Youth want to make a difference in the lives of those often overlooked
Growing up in a cosmopolitan city, the youth today are more comfortable interacting with people of different nationalities, compared to their seniors.
They are aware that the homes and lifestyles that Singaporeans enjoy today are a result of the hard work of the migrant workers, who often go unnoticed in the community.
Eager to do something to help or support migrant workers, more youth are volunteering in various projects or have started initiatives to change people's attitudes towards this group of people.
Cai Yinzhou started Back Alley Barbers to offer free haircuts to migrant workers so that they can save more of their salaries to send back home.
Sazzad Hossain established the Social Development Initiative (SDI) Academy to train new migrant workers in basic English.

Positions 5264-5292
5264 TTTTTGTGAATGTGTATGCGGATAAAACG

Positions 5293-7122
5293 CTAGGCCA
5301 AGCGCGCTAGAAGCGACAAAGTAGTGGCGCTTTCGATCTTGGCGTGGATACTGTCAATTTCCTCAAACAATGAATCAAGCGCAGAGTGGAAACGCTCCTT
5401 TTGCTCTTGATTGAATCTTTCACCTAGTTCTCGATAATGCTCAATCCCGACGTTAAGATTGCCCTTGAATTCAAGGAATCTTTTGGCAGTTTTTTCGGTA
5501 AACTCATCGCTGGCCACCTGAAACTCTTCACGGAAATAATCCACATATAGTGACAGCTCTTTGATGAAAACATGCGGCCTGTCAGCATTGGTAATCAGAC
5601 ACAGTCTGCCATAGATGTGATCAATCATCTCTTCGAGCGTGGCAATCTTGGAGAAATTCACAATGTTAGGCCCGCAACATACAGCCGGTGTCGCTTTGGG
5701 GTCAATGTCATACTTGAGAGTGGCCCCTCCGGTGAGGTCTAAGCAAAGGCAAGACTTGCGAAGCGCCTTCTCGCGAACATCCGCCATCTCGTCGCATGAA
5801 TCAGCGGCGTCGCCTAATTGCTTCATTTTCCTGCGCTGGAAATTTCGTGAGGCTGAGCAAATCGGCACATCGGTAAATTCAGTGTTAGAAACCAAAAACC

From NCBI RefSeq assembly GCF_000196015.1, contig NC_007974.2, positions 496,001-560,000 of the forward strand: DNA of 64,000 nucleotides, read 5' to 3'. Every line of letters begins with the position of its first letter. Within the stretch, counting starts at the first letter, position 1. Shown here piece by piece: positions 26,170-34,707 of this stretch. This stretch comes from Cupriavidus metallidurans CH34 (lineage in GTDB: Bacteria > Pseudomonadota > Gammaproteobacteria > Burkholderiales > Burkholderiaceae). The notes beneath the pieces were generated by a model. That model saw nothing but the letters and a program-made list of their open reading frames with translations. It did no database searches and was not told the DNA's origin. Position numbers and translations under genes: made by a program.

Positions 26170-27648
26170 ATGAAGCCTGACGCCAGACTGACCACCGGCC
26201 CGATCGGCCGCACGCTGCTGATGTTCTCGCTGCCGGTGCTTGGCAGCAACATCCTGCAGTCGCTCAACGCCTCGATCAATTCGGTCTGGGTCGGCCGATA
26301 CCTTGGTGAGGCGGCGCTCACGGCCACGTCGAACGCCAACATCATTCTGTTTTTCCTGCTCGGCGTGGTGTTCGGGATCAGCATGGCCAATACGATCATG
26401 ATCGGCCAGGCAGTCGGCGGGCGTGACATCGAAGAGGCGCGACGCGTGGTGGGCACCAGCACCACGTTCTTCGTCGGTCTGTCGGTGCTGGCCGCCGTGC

Idette Chen spent four months in migrant worker dormitories and in Little India to develop her short film titled "Bangla" to create awareness of and empathy for these workers.
"We know them as migrant workers, but we don't see them as individuals with their own stories to tell," she said.
With each effort, the youth are showing us that they care and see what others might not - invisible people whom many might conveniently forget.Migrant workers getting free haircuts from Cai Yinzhou and other volunteers under the Back Alley Barbers initiative. Photo: Cai Yinzhou
SG Youth Action Plan - concerted effort to turn conversations into actions
By hearing what the youth have to say, the wider community not only can relate better to and support them for a better future, but also tap on their views to shape our nation.
Look out for the launch of the SG Youth Action Plan this year, which will chart a vision for Singapore by turning the collective ideas and feedback gathered from our youth into action.
The Youth Conversations was launched by the Ministry of Culture, Community and Youth and the National Youth Council in April 2018. Read more about what the youth shared on these topics and many others in the Youth Conversations Publication here.
Brought to you by the National Youth Council